Minnesota's Credit Rating Already on Unstable Footing
Minnesota’s Legislature is considering a constitutional amendment that would require a supermajority vote in both the House and Senate to raise taxes. Adding a supermajority requirement would increase concerns among credit rating agencies about the state’s financial flexibility and creditworthiness, potentially leading to higher costs for Minnesota to maintain our infrastructure, such as building and repairing our roads, bridges, schools and libraries; or preserving our historic and environmental spaces.
Minnesota has worked to build strong credit and minimize state borrowing costs, but in recent years, the major credit rating agencies — Moody’s, Standard & Poor’s and Fitch — have become increasingly concerned about the state’s lack of long-term budget solutions. As a result, last July, Fitch lowered Minnesota’s credit rating from AAA, the highest possible rating, down to AA+. In September, Standard & Poor’s followed suit, also downgrading Minnesota’s credit rating a notch. Moody’s issued a warning last year that it, too, is concerned about Minnesota’s long-term financial health, although it has not yet downgraded the state from its current AA1 rating.
Credit Rating Agencies Favor Flexibility
Adding a supermajority requirement to our constitution would put Minnesota’s credit rating on even shakier ground. The credit rating agencies evaluate a state’s creditworthiness in part based on policymakers’ flexibility to respond quickly to changing budget conditions.
For example, Standard & Poor’s gives a state a high score for its revenue structure if it has “autonomy to raise taxes and other revenues,” “no constitutional constraint or extraordinary legislative threshold for approval,” and “a proven track record of implementing tax increases as one of the alternatives to address budget imbalances.” In contrast, states get a lower score if there are “significant constraints to adjusting taxes or revenues,” including supermajority requirements.
Supermajority Requirements Have Contributed to Downgrades in Other States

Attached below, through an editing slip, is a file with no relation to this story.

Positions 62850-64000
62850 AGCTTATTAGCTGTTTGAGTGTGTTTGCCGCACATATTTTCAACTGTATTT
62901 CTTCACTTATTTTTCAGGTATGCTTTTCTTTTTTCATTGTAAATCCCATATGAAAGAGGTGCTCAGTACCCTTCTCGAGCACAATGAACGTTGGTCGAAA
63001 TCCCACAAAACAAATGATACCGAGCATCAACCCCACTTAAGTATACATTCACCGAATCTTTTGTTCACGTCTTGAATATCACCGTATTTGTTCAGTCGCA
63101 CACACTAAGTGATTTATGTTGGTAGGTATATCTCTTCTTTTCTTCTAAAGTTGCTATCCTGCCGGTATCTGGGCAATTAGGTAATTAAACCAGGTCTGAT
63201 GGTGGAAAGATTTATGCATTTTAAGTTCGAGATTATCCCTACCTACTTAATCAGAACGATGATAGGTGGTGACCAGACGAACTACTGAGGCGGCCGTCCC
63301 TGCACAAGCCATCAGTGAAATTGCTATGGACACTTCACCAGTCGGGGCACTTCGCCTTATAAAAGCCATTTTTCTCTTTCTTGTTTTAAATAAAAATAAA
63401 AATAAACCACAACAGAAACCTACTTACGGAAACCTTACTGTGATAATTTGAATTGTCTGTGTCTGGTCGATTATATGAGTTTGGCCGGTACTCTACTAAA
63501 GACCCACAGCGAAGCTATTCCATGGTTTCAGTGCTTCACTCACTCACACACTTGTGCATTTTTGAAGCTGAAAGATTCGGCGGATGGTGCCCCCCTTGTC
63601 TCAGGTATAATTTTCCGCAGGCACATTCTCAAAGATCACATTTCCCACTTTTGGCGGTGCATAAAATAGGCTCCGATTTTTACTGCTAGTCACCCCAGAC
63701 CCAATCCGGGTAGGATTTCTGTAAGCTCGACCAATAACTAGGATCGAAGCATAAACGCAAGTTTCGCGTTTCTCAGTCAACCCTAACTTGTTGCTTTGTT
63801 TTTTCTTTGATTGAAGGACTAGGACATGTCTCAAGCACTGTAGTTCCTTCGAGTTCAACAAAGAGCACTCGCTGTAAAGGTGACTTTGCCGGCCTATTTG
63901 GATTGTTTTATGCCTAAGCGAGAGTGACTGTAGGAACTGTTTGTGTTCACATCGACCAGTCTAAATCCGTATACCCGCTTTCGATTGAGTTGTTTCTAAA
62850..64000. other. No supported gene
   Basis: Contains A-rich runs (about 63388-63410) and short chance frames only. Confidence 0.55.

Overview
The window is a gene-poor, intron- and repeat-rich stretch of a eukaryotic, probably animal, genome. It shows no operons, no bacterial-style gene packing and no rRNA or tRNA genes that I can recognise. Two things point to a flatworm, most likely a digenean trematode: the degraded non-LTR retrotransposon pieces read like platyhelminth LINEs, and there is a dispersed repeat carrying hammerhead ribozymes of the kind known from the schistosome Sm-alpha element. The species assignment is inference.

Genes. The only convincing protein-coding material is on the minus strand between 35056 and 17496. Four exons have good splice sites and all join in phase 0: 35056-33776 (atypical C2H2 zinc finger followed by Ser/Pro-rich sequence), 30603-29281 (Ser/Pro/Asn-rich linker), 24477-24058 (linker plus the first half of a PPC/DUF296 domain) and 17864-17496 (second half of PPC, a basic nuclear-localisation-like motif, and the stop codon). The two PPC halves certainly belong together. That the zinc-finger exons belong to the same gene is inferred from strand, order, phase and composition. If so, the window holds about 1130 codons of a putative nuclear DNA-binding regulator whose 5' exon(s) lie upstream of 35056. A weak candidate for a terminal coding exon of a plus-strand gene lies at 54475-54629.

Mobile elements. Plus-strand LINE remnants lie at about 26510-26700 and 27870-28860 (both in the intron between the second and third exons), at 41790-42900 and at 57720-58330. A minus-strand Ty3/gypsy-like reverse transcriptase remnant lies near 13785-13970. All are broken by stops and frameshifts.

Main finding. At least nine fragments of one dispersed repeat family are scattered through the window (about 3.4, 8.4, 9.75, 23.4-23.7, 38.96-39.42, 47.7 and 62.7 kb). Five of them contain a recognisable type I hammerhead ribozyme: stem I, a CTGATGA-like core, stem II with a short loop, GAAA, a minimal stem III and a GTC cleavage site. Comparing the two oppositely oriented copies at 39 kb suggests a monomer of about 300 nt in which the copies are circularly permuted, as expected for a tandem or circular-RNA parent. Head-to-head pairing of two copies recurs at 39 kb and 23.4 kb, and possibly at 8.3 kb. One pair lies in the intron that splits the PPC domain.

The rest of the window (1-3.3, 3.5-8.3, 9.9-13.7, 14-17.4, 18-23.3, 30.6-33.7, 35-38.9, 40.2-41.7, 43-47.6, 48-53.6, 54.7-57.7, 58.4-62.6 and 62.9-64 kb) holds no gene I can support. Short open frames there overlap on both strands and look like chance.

Some states with supermajority requirements have already suffered a hit to their credit standings. Nevada’s credit rating was downgraded by Moody’s in 2011, and Arizona was downgraded by Standard & Poor’s in 2009 and by Moody’s in 2010. In both states, the rating agencies cited limited financial flexibility and reliance on one-time measures as contributing factors to the downgrades. Moody’s raised the concern that Nevada’s “supermajority requirement to raise taxes presents a hurdle to achieving balance on an ongoing basis.” In Arizona, Moody’s said the downgrade reflected “limits on the state’s financial flexibility” resulting from “a requirement for a 2/3 majority vote of the state legislature or vote of the people to increase revenues.”
Minnesota Should Protect Its Credit Rating and Commitment to Fiscal Responsibility
Rating agencies have already been raising concerns about Minnesota’s fiscal management. The state could face further downgrades if it chooses to implement supermajority requirements or other constitutional provisions that limit policymakers’ flexibility to respond quickly to changing budget conditions.
In addition, passing a supermajority requirement or other extraordinary restrictions on legislators’ ability to make budget decisions would likely lead to more of the kinds of budget actions that have been cited in our recent downgrades: one-time budget gimmicks and gridlock at the Capitol.